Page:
“Ebooks Minnesota has such a convenience factor and made a difference in people’s lives without have to take a trip to their local library and we can get these books into the hands of students,” Harverland shared. “It’s a more blanketed access, particularly in the school realm when the school library needs to provide say, ‘The Great Gatsby’ for all the juniors. It has unlimited checkouts and having that kind of access makes a huge difference for us.”

Austin Public Library Director Julie Clinefelter said that the Ebooks Minnesota link is shared through the city’s library website, and that many of their patrons typically access the collection from their homes, and that the resource adds additional titles to their already available eBooks selections and doesn’t take away from the library’s patrons who physically come to the library.

“I think the books are helpful for multiple kids to get on the same books for reports at the same time,” she said. “There’s some portion of the population that uses eBooks and some other portion of that don’t. Some have to have the technology, but not everyone has access to that technology. This really helps close that digital divide, while some are still accessing the library to use physical books as well.”

For Mower County so far, there have been about 68 eBooks that were accessed through Ebooks Minnesota by Austin residents and about 22 titles accessed by Grand Meadow residents, and two from Adams, according to circulation numbers provided by the University of Minnesota.

Ebooks Minnesota also serves as a way for multicultural families to have additional resources for early literacy books written in their native language. Having a lack of titles written in different languages have also been an obstacle for public libraries to provide access to families living around the area, Harverland shared.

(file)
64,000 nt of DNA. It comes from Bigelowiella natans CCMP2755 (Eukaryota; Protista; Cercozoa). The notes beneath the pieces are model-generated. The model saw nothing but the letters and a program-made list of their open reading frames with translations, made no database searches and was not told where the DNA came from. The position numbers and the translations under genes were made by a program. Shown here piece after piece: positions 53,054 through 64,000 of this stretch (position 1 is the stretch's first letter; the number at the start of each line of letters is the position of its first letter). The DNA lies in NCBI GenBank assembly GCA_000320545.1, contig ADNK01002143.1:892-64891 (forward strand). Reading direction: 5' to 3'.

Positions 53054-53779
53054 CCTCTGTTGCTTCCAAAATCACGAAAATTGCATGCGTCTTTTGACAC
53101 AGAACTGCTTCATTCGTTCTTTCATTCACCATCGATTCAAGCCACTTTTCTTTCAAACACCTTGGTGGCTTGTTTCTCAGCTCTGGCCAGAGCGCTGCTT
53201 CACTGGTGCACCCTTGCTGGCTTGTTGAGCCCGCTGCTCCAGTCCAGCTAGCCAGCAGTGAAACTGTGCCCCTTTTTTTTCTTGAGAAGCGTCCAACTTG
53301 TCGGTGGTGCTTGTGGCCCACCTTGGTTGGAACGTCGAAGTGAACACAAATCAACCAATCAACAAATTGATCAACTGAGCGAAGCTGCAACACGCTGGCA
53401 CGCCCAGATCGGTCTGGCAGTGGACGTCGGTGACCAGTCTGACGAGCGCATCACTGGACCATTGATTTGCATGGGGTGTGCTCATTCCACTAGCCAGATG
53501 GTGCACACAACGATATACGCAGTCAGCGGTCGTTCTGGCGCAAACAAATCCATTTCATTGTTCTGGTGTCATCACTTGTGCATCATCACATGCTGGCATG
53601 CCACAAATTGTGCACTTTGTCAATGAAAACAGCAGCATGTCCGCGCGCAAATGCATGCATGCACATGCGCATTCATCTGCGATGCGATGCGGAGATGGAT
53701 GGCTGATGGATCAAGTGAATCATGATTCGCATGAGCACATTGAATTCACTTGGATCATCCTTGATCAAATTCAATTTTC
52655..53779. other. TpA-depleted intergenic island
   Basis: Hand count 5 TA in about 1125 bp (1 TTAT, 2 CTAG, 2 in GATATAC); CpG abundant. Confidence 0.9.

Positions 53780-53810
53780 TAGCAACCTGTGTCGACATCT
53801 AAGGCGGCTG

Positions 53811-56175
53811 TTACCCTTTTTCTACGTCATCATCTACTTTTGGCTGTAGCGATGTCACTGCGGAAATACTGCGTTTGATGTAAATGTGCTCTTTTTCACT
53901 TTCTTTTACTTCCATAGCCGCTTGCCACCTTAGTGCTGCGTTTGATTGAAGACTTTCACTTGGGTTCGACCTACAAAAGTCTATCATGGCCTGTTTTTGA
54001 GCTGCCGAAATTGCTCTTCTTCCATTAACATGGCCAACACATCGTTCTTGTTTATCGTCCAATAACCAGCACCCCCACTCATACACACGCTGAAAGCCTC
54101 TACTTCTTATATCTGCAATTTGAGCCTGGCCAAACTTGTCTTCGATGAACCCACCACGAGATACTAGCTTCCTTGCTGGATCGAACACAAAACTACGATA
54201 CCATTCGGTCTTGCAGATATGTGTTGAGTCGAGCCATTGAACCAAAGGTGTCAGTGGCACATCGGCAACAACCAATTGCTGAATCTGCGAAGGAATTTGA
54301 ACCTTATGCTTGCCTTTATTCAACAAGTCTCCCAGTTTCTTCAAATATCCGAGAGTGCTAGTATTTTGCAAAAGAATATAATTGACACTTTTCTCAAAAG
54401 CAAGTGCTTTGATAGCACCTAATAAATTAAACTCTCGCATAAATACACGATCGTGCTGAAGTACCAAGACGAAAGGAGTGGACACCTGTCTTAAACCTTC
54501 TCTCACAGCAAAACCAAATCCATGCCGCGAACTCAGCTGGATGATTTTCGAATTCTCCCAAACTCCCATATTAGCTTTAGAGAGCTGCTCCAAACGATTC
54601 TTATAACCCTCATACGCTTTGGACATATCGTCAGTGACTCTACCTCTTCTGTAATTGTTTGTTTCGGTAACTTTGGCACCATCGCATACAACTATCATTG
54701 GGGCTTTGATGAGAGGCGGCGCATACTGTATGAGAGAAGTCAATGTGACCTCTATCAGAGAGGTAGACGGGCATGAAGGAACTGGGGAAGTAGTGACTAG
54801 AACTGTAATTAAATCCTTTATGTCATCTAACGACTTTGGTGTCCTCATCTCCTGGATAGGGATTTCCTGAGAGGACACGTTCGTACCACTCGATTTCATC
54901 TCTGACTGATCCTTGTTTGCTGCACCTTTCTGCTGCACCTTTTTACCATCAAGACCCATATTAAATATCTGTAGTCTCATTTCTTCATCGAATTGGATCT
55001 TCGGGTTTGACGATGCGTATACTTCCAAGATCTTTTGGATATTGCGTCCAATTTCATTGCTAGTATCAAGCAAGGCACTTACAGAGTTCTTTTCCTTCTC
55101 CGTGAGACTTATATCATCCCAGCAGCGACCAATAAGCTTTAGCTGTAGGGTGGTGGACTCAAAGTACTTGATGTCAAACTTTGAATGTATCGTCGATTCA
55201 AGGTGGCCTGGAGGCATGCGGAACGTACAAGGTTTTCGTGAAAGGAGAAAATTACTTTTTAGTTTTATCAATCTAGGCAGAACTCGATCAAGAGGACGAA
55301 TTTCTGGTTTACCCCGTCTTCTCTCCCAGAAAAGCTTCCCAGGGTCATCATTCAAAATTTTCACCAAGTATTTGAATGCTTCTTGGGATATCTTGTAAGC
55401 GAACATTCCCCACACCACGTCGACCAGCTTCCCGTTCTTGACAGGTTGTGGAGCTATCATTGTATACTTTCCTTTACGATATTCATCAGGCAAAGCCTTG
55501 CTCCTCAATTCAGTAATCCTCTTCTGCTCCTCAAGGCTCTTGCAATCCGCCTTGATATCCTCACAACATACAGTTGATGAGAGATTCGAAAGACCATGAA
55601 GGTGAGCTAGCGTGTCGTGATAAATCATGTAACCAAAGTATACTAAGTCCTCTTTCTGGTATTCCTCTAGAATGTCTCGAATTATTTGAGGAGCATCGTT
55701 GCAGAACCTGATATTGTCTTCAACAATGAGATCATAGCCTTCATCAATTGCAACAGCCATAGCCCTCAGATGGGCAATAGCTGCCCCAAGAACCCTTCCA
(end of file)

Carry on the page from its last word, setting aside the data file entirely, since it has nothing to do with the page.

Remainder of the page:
“Reading stories in the native language helps them keep that connection to their culture,” she said. “I love the thoughtfulness that this was included in Ebooks Minnesota, and makes Minnesota an even more welcoming place and making everyone feel like they belong.”

One drawback from this program was that there’s no books from best-seller lists that are added, rather trying to focus on titles from Minnesota publishers.

“We’re hoping to add another 3,000 books eventually,” Horton said. “We go for grants and state funding and donations, and find other ways of adding titles to this collection. …that’s probably one drawback to the system is that we don’t buy the latest Stephen King novels since every person in Minnesota can read with that kind of availability. This program hopefully frees up public libraries to purchase or obtain some of those titles.”

Although the database does not include popular books such as Harry Potter or the newest James Patterson novel, the point of the database was to provide access to works of literature to places within the state where it’s an “information desert” and physically venturing to a public library may pose as a challenge in Greater Minnesota, where funding for school books or works to fill rural libraries may be an obstacle.

“We know that some of the school libraries are really struggling to buy eBooks,” Harverland said. “This collection would be able to meet community needs.”